Whether you want to check how powerful your current computer is or whether you want to learn the details of a certain component in order to upgrade it, you will need to know how to find and understand the details of your system.
There are many ways to learn what kind of computer you have. You can find out the specs using built-in Windows utilities such as Task Manager and third party utilities like CPU-Z.
However, it is one thing to simply know the specs you have and a completely different thing to understand what the specs MEAN. If you particularly want to understand how powerful your PC is, or what kind of component you can upgrade, you will need to learn WHAT the specs mean.
In the following text I will talk about simple methods to check what kind of PC you have and about the details of each component.
Checking What Kind of Computer Do I Have?
While there are countless ways to check the specs of your PC, I will cover two very easy methods below:
- Using the Task Manager
- Using CPU-Z
1. Using Task Manager to Check The Specs
Task Manager is perhaps the easiest utility you can use to get a very clear picture of what kind of computer you have.
You can access Task Manager by pressing CTRL+ALT+DEL keys or by right clicking on the Task Bar and selecting Task Manager from the Menu:
Once the Task Manager opens, head over to the “Performance” Tab above.
In the Performance tab, you will see a separate button for each of the core components you have in your PC.
Selecting the different buttons for each component on the Left-Hand side can give an in-depth look into the selected components. Let us discuss each:
CPU is perhaps the main component that defines the overall performance of your PC and also has a direct relationship with what kind of components the PC can be occupied with.
There are two popular CPU brands namely Intel and AMD. The PC above has an Intel 11th Core i7-11800H CPU.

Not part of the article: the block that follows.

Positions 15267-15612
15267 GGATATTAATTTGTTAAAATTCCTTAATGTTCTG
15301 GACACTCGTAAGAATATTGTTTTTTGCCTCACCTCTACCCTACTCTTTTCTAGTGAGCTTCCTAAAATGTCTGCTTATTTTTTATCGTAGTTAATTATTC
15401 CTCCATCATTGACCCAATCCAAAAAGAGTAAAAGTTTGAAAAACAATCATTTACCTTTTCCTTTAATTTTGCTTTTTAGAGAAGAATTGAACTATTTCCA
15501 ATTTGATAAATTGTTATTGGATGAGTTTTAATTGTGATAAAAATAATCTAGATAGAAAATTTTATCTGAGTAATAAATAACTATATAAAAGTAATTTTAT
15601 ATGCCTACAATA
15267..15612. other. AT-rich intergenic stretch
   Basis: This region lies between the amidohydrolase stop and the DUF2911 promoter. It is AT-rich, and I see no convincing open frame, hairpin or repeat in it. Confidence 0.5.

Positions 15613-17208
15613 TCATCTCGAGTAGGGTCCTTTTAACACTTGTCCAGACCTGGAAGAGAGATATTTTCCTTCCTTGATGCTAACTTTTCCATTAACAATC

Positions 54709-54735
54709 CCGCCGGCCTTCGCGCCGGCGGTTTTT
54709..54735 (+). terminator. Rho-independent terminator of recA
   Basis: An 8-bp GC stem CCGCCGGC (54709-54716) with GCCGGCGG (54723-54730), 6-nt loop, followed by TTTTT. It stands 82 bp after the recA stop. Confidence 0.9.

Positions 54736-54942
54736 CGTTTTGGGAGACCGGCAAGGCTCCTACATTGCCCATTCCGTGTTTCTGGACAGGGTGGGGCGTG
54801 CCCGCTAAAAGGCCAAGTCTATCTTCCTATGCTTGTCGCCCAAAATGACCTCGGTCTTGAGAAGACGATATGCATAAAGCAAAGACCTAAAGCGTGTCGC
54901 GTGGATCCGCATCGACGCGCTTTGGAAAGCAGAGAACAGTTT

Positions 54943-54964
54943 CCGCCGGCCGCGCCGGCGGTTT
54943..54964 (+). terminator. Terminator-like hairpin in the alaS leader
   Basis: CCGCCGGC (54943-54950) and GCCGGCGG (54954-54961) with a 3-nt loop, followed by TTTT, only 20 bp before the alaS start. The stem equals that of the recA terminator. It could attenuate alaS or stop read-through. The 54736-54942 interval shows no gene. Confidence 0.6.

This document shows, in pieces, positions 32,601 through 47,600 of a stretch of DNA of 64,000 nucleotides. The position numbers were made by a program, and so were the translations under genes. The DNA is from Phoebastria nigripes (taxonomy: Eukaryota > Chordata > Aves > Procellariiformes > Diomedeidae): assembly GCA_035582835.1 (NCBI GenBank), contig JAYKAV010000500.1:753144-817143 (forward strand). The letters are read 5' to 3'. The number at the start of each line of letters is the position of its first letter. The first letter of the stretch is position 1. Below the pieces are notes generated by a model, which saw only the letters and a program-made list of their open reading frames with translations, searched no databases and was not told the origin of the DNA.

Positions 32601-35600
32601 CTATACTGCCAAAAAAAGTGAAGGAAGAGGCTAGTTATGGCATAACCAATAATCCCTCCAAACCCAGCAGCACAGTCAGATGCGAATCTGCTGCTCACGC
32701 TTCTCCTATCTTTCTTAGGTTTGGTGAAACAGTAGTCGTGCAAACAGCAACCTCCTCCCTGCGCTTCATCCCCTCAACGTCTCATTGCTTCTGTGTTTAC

CPUs series follow a certain hierarchy such as that:
- Intel Pentium / AMD Athlon are the WEAKEST
- Intel Core i3 / AMD Ryzen 3
- Intel Core i5 / AMD Ryzen 5
- Intel Core i7 / AMD Ryzen 7
- Intel Core i9 / AMD Ryzen 9 are the STRONGEST
Now each series of CPUs is further defined by their generation. Each newer CPU generation is about 20-25% more powerful than the previous generation (if you take the flagship or top of the line CPU into consideration).
You can generally tell what CPU you have by looking at the numbers and prefix in the model number so in Intel Core i7-11800H, the first two letters define the generation, the number 800 is the SKU number and the final Prefix H means it a high performance CPU for LAPTOPs.
The following is the Intel’s list of prefixes and what they entail:
Another important spec you can learn is the amount of cores and threads (logical processors) your CPU has.
My CPU above has 8 cores and 16 threads. The number of cores is an important metric for learning how well your PC can handle multi-tasking. Higher number of cores generally means a better processor.
And finally, Task Manager not only shows the rated BASE clock speed of the CPU (2.30 GHz per core), but also its current utilization in the shape of a neat graph.
RAM / Memory Specs
Moving on to the RAM, the Task Manager is a bit lacking when it comes to memory specs since it DOES NOT tell you what RAM type you have.
While it does tell you its specs and the capacity, it does NOT tell you whether it belongs to DDR1, DDR2, DDR3, DDR4, or DDR5.
While adept users can tell from the speed of the RAM stick that the RAM installed is MOST likely DDR4, but that is NOT a definitive answer since even DDR3 RAM can be clocked at 3200MHz.
And when upgrading YOU HAVE to make sure that you get the right type since DDR sticks are NOT backward or forward compatible. Meaning you cannot plug a DDR3 RAM into a DDR4 motherboard or vice versa.
To find the definitive answer with regard to the RAM type, I recommend using CPU-Z (more on this below).
Moving on to storage. Task Manager can show you the details regarding each of the installed hard drives in your PC.
I have two hard drives installed. The following shows the details of one of the hard drives: